Roman Catholics made a significant advance in Bible translation work in the 18th century with the revisions of the Rheims-Douay version by Bishop R. Challoner. Challoner excluded many Latin terms and permitted the KJV influence in phrasing and rhythm. In 1610, American Roman Catholics received permission to use the Douay-Rheims Challoner Bible.

Many developments in the 18th and early 19th centuries increased the demand for an official revision of the KJV. Textual studies were on the increase. The literary and historical investigation of the Bible was underway. Both written and spoken English were changing, and more people were attempting a more accurate and understandable translation. A new surge of interest in the Bible, both theological as well as evangelistic, gave rise to home and foreign Bible societies that were charged with the publication and distribution of the Bible.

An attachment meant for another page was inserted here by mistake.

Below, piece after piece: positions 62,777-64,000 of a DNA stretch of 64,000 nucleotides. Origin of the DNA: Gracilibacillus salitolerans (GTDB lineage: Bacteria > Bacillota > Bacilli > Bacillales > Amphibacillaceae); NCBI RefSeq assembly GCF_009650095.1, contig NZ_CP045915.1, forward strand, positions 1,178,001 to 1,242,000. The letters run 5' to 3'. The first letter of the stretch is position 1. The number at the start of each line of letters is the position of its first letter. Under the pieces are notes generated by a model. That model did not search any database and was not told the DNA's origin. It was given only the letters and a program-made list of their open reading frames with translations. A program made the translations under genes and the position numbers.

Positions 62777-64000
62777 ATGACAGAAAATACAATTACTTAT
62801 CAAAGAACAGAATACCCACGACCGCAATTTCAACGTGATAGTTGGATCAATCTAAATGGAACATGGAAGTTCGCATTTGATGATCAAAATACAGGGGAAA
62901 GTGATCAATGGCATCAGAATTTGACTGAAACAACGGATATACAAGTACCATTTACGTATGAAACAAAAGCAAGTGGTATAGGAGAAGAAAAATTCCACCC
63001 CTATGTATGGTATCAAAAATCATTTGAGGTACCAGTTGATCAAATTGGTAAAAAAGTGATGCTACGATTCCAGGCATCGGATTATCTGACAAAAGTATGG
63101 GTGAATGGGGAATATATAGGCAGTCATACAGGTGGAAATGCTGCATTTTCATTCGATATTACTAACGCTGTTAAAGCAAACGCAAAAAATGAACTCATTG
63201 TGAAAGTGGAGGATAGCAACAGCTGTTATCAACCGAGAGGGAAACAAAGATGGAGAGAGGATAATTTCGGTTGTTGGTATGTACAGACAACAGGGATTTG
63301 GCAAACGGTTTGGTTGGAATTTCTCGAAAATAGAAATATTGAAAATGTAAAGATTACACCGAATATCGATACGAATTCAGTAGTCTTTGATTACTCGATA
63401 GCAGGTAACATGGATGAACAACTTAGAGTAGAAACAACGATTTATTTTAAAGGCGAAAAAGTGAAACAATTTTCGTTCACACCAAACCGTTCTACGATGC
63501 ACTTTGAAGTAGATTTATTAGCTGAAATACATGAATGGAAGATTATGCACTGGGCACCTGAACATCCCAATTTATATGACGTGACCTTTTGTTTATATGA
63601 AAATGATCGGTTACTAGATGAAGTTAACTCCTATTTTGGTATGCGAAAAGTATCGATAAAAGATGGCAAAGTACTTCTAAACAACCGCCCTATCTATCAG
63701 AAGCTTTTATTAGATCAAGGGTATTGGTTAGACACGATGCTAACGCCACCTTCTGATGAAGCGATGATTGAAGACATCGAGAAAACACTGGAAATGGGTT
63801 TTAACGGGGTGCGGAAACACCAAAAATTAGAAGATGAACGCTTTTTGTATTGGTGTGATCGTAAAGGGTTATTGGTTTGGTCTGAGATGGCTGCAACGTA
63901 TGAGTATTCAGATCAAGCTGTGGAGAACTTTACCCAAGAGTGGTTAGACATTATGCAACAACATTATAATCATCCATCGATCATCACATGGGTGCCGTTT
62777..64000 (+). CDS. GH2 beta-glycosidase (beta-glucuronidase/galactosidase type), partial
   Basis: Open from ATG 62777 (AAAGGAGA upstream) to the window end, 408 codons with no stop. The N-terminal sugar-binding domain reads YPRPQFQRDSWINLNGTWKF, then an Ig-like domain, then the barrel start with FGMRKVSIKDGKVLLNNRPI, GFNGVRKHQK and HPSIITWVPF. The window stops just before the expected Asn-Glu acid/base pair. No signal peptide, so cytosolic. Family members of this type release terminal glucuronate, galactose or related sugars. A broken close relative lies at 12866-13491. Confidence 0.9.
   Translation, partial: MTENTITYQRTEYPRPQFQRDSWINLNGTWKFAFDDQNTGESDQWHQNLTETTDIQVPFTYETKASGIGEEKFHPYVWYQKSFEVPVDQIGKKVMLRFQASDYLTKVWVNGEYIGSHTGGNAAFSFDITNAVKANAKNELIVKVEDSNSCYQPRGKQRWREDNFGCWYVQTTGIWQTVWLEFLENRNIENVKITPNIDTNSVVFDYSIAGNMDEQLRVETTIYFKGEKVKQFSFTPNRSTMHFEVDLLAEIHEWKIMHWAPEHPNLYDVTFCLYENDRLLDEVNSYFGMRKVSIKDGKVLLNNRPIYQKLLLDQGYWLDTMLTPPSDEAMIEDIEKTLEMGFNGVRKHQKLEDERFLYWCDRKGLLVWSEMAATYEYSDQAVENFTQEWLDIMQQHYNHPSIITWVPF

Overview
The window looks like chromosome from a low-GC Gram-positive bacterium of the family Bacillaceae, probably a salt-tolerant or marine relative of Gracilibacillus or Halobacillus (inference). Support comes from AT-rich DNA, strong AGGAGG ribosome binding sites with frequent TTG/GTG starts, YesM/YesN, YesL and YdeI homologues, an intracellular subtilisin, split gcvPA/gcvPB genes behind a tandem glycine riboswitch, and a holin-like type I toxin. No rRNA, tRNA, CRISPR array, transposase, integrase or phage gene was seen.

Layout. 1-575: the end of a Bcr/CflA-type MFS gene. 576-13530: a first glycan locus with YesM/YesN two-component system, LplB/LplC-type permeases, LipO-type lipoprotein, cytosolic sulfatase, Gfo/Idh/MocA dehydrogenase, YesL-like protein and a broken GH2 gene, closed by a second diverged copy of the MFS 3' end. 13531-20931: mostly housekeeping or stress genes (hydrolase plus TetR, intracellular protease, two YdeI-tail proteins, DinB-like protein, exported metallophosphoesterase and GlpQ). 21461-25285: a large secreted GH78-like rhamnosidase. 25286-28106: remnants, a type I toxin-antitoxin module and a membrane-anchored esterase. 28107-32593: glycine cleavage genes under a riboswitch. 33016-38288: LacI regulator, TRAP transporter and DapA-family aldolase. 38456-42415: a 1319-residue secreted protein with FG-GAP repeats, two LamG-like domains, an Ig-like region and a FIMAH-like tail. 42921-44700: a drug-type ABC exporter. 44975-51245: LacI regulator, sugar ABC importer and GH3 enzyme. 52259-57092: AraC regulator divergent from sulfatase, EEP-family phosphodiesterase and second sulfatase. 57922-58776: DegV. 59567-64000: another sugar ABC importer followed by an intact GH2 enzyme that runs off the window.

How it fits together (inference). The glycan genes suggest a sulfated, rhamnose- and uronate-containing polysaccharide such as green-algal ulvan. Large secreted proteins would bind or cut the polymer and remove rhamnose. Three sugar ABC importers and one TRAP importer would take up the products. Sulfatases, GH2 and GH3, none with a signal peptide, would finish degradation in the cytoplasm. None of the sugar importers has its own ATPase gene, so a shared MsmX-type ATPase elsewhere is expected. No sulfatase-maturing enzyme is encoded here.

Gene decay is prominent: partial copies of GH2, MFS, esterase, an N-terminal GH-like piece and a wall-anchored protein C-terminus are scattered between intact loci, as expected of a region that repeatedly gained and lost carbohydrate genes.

By the end of the 19th century, the necessity for revising the KJV was apparent. Not only was diction of the KJV dated, but the textual basis of the New Testament was unsatisfactory. A series of private attempts to revise the KJV appeared, one of the most distinguished being Henry Alford's English New Testament edition of 1869. Alford insisted that every other consideration must yield to "truth of testimony, or truth of rendering." Thus the way for the major revisions of the English Bible in 1861 and 1901 had been prepared.